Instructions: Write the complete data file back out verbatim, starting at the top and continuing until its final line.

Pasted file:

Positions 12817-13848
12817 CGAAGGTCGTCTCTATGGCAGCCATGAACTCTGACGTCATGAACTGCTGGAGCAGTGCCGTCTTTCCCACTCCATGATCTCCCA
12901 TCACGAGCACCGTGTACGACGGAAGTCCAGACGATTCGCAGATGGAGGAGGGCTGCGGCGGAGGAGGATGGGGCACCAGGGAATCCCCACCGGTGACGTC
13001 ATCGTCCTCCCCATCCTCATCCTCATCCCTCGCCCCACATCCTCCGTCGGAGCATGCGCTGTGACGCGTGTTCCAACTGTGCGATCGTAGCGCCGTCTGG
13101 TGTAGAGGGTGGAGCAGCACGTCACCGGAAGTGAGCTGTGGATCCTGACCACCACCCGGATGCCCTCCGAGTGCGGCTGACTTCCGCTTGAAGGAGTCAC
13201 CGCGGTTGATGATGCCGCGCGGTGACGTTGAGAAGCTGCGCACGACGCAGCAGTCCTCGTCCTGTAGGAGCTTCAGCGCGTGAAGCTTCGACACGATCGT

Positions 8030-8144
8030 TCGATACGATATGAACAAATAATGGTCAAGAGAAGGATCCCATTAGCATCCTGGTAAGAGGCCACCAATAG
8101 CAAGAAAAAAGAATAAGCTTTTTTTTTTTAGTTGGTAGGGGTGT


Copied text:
Positions 12817-13848
12817 CGAAGGTCGTCTCTATGGCAGCCATGAACTCTGACGTCATGAACTGCTGGAGCAGTGCCGTCTTTCCCACTCCATGATCTCCCA
12901 TCACGAGCACCGTGTACGACGGAAGTCCAGACGATTCGCAGATGGAGGAGGGCTGCGGCGGAGGAGGATGGGGCACCAGGGAATCCCCACCGGTGACGTC
13001 ATCGTCCTCCCCATCCTCATCCTCATCCCTCGCCCCACATCCTCCGTCGGAGCATGCGCTGTGACGCGTGTTCCAACTGTGCGATCGTAGCGCCGTCTGG
13101 TGTAGAGGGTGGAGCAGCACGTCACCGGAAGTGAGCTGTGGATCCTGACCACCACCCGGATGCCCTCCGAGTGCGGCTGACTTCCGCTTGAAGGAGTCAC
13201 CGCGGTTGATGATGCCGCGCGGTGACGTTGAGAAGCTGCGCACGACGCAGCAGTCCTCGTCCTGTAGGAGCTTCAGCGCGTGAAGCTTCGACACGATCGT

Positions 8030-8144
8030 TCGATACGATATGAACAAATAATGGTCAAGAGAAGGATCCCATTAGCATCCTGGTAAGAGGCCACCAATAG
8101 CAAGAAAAAAGAATAAGCTTTTTTTTTTTAGTTGGTAGGGGTGT